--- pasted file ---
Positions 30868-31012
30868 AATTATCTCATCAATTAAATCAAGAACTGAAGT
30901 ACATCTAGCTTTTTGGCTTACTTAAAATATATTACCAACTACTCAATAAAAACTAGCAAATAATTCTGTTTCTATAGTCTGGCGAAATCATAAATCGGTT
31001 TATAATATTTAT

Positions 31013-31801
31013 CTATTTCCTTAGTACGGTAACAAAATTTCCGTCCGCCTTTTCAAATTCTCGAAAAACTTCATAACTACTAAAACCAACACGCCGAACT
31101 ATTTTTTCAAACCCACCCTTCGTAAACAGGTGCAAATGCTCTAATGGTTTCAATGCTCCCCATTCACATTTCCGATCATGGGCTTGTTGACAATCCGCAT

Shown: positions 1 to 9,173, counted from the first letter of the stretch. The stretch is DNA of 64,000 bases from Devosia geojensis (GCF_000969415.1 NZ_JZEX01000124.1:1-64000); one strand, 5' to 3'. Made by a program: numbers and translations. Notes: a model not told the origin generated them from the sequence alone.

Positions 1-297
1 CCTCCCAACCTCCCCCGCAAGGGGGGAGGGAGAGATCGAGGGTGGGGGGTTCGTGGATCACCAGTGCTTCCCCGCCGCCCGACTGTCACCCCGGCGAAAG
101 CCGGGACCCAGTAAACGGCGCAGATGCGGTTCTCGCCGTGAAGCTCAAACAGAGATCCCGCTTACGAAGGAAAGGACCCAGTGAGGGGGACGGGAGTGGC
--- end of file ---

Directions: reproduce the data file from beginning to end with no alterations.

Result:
Positions 30868-31012
30868 AATTATCTCATCAATTAAATCAAGAACTGAAGT
30901 ACATCTAGCTTTTTGGCTTACTTAAAATATATTACCAACTACTCAATAAAAACTAGCAAATAATTCTGTTTCTATAGTCTGGCGAAATCATAAATCGGTT
31001 TATAATATTTAT

Positions 31013-31801
31013 CTATTTCCTTAGTACGGTAACAAAATTTCCGTCCGCCTTTTCAAATTCTCGAAAAACTTCATAACTACTAAAACCAACACGCCGAACT
31101 ATTTTTTCAAACCCACCCTTCGTAAACAGGTGCAAATGCTCTAATGGTTTCAATGCTCCCCATTCACATTTCCGATCATGGGCTTGTTGACAATCCGCAT

Shown: positions 1 to 9,173, counted from the first letter of the stretch. The stretch is DNA of 64,000 bases from Devosia geojensis (GCF_000969415.1 NZ_JZEX01000124.1:1-64000); one strand, 5' to 3'. Made by a program: numbers and translations. Notes: a model not told the origin generated them from the sequence alone.

Positions 1-297
1 CCTCCCAACCTCCCCCGCAAGGGGGGAGGGAGAGATCGAGGGTGGGGGGTTCGTGGATCACCAGTGCTTCCCCGCCGCCCGACTGTCACCCCGGCGAAAG
101 CCGGGACCCAGTAAACGGCGCAGATGCGGTTCTCGCCGTGAAGCTCAAACAGAGATCCCGCTTACGAAGGAAAGGACCCAGTGAGGGGGACGGGAGTGGC